What I Think I Think: Pujols Edition

That twisting and grinding metal noise you've been hearing for the last day or two is the sound of the Gateway Arch wringing its hands. There is consternation and wailing and moaning abroad in the Mound City and indeed, throughout the Midwest. And why, you ask, all these St. Louis blues?

The Spring has come and Albert is unsigned.

Albert Pujols, the best baseball player on the planet and the first baseman for the St. Louis Cardinals is about to embark on the final year of his contract with what appears to be every intention of exploring free agency in the fall. I have read much of what's been written and seen much of what's been shown on this and I've formed my own ideas about this whole affair and I've put them down below.

I think everybody should calm down. We've a whole season to go and the Cardinals will field a competitive team once again. Don't miss the ride just because you don't like the bump at the end. And . . .

I think we should remember that free agency is part of our world and stop being romantic. Many have bemoaned the "lack of loyalty" and "greed" that appears to be on display. We've had free agency since the mid-70's and this is the landscape and has been for two generations or so. "Happily Ever After" is great, but it's not real, it's in storybooks. I don't like it any more than the next guy, I despise Marvin Miller for his role in bringing it to pass and a pox on anyone who advocates his election to the Hall of Fame. Nevertheless, it's here and "happily ever after" is not. To that end . . .

I think we need to stop comparing Albert Pujols to Stan Musial. I understand all the reasons a person is tempted to do so. I would never say that Musial was anything but loyal, but he also didn't have Pujols' opportunities. (And don't mention the Mexican League thing - it's apples to oranges.) Players didn't have the option of playing out the contract and signing elsewhere in Stan's day. The Reserve Clause bound a player to a team. I get that Stan and Albert were/are the greatest of their day and that both played for the Cardinals and that both are honorable men. But comparing them is like comparing a Philco radio to an iphone. Different eras.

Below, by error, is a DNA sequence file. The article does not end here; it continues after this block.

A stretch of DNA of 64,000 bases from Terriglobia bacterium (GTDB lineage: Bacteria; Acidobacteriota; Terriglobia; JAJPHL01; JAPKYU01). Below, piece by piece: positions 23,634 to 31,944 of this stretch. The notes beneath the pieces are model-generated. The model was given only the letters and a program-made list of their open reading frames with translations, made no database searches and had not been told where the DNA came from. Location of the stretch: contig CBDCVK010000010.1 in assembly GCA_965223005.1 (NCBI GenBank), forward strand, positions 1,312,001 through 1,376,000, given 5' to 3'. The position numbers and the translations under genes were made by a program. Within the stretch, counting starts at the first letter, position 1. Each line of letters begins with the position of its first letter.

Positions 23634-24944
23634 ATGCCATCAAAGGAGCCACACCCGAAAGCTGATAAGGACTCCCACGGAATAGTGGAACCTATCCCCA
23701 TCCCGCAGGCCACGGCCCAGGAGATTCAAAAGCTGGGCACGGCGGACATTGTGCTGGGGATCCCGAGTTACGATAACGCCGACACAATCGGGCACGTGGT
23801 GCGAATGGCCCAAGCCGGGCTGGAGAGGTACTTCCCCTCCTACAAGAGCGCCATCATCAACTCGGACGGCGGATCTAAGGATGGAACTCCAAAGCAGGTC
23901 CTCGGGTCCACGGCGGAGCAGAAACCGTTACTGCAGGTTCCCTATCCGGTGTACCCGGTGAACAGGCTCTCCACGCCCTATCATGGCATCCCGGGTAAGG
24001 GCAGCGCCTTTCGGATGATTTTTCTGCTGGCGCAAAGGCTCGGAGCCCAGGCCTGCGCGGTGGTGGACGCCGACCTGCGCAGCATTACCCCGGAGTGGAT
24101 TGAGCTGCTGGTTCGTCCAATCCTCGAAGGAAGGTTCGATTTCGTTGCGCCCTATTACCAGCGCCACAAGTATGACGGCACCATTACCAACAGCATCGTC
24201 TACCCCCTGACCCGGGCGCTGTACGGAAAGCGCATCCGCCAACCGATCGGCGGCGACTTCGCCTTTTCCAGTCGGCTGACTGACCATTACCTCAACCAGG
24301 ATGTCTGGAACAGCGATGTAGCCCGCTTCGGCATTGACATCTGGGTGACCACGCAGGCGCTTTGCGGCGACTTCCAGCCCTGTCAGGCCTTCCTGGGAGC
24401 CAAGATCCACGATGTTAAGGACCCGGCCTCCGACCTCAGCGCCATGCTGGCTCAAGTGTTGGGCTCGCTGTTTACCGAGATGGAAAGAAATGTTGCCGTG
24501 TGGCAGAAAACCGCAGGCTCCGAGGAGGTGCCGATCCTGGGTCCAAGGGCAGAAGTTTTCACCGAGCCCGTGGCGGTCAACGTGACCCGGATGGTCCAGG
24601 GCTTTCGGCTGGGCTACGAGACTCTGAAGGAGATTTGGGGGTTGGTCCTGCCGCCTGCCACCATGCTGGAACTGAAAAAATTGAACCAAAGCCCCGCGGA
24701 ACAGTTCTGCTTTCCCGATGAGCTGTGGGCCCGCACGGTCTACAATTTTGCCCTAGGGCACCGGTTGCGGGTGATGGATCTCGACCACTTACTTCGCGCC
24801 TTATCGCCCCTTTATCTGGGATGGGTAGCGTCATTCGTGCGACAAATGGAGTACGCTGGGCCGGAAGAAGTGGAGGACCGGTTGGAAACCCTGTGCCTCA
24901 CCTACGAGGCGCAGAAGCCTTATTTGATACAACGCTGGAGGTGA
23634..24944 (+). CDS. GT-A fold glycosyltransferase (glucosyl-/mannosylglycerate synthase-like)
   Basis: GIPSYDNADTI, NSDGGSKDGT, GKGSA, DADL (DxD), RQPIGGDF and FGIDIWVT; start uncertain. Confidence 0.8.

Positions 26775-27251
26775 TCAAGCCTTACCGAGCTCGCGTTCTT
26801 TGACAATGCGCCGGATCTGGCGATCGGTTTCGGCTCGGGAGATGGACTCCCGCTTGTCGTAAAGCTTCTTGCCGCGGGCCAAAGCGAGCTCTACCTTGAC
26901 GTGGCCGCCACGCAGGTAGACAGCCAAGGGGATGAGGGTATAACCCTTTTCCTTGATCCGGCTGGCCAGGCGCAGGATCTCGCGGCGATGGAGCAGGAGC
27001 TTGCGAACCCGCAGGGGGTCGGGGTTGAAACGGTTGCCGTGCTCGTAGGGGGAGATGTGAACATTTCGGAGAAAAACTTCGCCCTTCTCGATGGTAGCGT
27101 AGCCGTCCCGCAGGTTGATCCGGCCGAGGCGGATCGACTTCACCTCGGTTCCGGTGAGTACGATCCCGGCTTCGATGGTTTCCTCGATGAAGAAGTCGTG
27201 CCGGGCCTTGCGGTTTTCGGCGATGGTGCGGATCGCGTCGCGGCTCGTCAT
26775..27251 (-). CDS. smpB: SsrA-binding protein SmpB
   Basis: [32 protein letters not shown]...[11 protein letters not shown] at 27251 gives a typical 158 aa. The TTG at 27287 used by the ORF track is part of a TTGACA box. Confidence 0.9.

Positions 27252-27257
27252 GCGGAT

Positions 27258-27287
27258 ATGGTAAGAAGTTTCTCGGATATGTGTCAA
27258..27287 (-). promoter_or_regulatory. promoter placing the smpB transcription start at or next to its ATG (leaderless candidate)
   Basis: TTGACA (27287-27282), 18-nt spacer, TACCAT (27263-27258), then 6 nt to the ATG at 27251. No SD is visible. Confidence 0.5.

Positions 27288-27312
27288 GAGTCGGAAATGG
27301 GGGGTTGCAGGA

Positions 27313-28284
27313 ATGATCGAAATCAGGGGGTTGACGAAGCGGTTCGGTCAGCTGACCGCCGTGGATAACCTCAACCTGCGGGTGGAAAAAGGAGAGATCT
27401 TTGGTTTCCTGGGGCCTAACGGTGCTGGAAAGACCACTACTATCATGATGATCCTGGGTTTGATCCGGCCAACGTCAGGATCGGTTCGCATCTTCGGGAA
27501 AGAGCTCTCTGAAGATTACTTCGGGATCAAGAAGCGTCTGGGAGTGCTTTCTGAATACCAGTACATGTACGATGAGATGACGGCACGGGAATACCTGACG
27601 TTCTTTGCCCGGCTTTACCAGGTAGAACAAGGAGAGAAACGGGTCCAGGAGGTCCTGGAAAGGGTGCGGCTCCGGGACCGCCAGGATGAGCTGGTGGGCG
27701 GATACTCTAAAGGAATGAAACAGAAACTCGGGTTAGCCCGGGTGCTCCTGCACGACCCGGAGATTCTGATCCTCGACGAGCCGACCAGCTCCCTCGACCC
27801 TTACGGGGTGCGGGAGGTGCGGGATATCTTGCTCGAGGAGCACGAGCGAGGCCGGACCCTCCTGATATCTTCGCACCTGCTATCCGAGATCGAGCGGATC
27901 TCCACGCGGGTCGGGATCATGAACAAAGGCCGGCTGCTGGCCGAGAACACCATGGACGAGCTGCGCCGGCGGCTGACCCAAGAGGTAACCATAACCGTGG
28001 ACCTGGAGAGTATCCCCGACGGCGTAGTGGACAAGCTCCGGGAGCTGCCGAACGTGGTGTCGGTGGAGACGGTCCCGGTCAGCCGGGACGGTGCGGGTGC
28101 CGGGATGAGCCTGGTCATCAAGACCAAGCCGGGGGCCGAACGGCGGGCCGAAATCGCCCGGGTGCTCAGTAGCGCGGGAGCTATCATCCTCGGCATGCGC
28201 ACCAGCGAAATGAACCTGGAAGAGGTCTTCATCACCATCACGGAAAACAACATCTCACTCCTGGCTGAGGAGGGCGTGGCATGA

I think the Cardinals have been planning for this all along. Up until Pujols hits the market, St. Louis is bidding against themselves. To sign him, the Cardinals have to give him his price. Come the fall, the market will determine what a 32 year-old hitter who is nicked up every year is worth. Granted, he is an historically great 32 year-old hitter.

I think Albert's position is primarily about respect and not about dollars per se.This may be a little hard to grasp for some. Year-in and year-out Pujols is reminded that he is the best player in the game. He's won 3 National League MVP awards and was second in that voting 4 other times. In 10 years! He is the best and, accordingly, he wants the best contract. He's not thinking about dollars like you and I think about dollars. He's thinking about respect and place and honor. The dollars are just the scoreboard.

I think Albert will sign with the Cardinals when all is said and done. I might be wrong but as I said above, I think the Cardinals have been prepping for this. They want Albert and Albert wants to be in St. Louis, though not at any price. I think free agency will set the price and the Cardinals will pay it and Albert will sign. That said . . . .

I think a wicked part of me wonders what Albert would look like in a Red Sox uniform and taking dead aim at the Green Monster 81 games a year for the next decade. Wow.

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